Danish Regulator Eyes Norwegian Grocery Chain

Rema 1000’s acquisition of Aldi’s network of stores in Denmark is under investigation.

The Danish Competition Authority’s (DCA) investigative dive into Norwegian discount grocer Rema 1000’s acquisition of Aldi’s network of stores in Denmark reflects a growing concern among Nordic authorities over lack of healthy competition in a concentrated retail sector.

The acquisition, announced in December, includes a portfolio of 114 Aldi store locations and three distribution centers in Denmark. If approved, it would make Rema 1000 Denmark’s largest food retailer.

Terms of the deal were not disclosed.

The DCA found aspects of the agreement troublesome, including insufficient evidence that it would enhance competition in the Danish grocery marketplace. The regulator is now taking a more forensic view of the deal and the impact it may have on supply chains, food prices, and overall market competition. The three-month process will also assess the implications for consumer protection in a post-deal landscape.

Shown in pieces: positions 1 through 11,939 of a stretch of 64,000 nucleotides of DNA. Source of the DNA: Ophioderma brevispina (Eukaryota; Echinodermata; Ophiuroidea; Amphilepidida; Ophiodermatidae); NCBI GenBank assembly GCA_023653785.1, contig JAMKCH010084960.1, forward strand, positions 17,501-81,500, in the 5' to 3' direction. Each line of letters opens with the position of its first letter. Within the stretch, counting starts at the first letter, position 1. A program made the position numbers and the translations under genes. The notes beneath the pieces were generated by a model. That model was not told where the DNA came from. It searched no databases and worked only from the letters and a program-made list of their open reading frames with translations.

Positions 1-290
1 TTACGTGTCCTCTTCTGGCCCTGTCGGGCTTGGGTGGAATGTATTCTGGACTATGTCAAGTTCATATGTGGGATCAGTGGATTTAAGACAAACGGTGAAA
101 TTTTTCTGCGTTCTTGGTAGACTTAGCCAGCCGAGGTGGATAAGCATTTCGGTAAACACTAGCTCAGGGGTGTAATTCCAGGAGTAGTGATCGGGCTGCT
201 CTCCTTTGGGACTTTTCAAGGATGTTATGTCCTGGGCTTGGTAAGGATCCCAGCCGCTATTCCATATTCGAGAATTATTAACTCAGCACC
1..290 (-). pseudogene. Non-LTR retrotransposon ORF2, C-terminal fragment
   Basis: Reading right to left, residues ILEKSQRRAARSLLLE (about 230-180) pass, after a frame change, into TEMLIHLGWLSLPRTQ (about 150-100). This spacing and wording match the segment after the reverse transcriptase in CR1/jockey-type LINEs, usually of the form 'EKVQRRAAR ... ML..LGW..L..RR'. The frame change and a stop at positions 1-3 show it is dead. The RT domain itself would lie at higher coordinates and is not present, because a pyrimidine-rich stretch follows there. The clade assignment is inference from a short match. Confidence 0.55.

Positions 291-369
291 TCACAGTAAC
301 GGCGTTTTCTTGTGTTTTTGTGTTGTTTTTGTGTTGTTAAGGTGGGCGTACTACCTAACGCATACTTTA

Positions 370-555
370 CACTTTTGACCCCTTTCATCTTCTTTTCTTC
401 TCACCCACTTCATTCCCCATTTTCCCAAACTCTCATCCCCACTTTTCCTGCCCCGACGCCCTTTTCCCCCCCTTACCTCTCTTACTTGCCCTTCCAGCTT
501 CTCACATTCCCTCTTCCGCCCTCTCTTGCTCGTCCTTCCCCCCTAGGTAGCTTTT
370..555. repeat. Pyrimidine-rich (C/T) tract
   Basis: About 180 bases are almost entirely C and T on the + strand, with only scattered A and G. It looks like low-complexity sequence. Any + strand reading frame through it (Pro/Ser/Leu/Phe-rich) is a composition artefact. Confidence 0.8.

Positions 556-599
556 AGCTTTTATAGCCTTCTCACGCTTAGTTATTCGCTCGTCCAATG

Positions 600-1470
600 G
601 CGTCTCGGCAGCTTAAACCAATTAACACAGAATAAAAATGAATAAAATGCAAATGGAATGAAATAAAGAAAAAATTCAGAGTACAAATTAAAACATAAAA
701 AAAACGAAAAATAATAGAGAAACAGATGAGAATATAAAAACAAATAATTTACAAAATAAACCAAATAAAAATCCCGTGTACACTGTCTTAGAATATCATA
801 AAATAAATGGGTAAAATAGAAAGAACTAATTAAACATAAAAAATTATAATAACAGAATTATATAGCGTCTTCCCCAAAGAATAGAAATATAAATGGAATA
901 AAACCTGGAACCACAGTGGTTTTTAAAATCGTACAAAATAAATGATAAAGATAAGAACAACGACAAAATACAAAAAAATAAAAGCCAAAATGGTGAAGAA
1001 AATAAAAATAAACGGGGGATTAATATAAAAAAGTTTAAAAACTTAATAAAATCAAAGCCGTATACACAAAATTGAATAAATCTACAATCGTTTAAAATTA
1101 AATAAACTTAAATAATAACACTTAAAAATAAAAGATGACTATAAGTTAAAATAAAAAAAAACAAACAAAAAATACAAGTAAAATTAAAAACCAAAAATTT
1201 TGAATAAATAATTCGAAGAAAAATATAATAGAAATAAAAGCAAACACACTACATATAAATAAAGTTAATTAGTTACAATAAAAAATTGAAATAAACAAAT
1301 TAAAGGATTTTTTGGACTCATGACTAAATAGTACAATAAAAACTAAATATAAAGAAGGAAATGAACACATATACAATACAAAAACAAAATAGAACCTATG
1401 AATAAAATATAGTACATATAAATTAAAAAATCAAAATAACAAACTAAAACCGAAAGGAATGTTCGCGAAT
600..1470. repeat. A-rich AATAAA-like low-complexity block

The Aldi acquisition could push Rema 1000’s share of Denmark’s grocery retail segment close to 40%. The deal had its genesis a year ago, when the German retailer called Ole Robert Reitan, CEO of Reitan Group AS that owns Rema 1000, to tell him it wanted to wind down operations in Denmark. Reitan called Rema 1000’s Danish presence a “fantastic story of growth” and touted the Aldi acquisition as “an important step” in strengthening its position.

The scale of Reitan’s current retail business across the Nordic and Baltic markets has made the DCA more mindful of competition issues, however. Reitan Retail generated revenues of $11.65 billion from 3,850 stores across Scandinavia and the Baltic region in 2022. With 42,000 employees, Reitan Retail’s portfolio includes 7-Eleven, Narvesen, Pressbyån, R-kioski, Uno-X, and YX in addition to REMA 1000 in Norway and Denmark.

Reitan Retail historically used geo-strategic acquisitions to drive growth. In 2000, Rema 1000 merged with Narvesen to create the Nordic region’s largest convenience store chain. In 2012, Reitan Retail paid $140 million for Sanoma Oy’s portfolio of 1,000 convenience mini-stores in Finland, Estonia and Lithuania.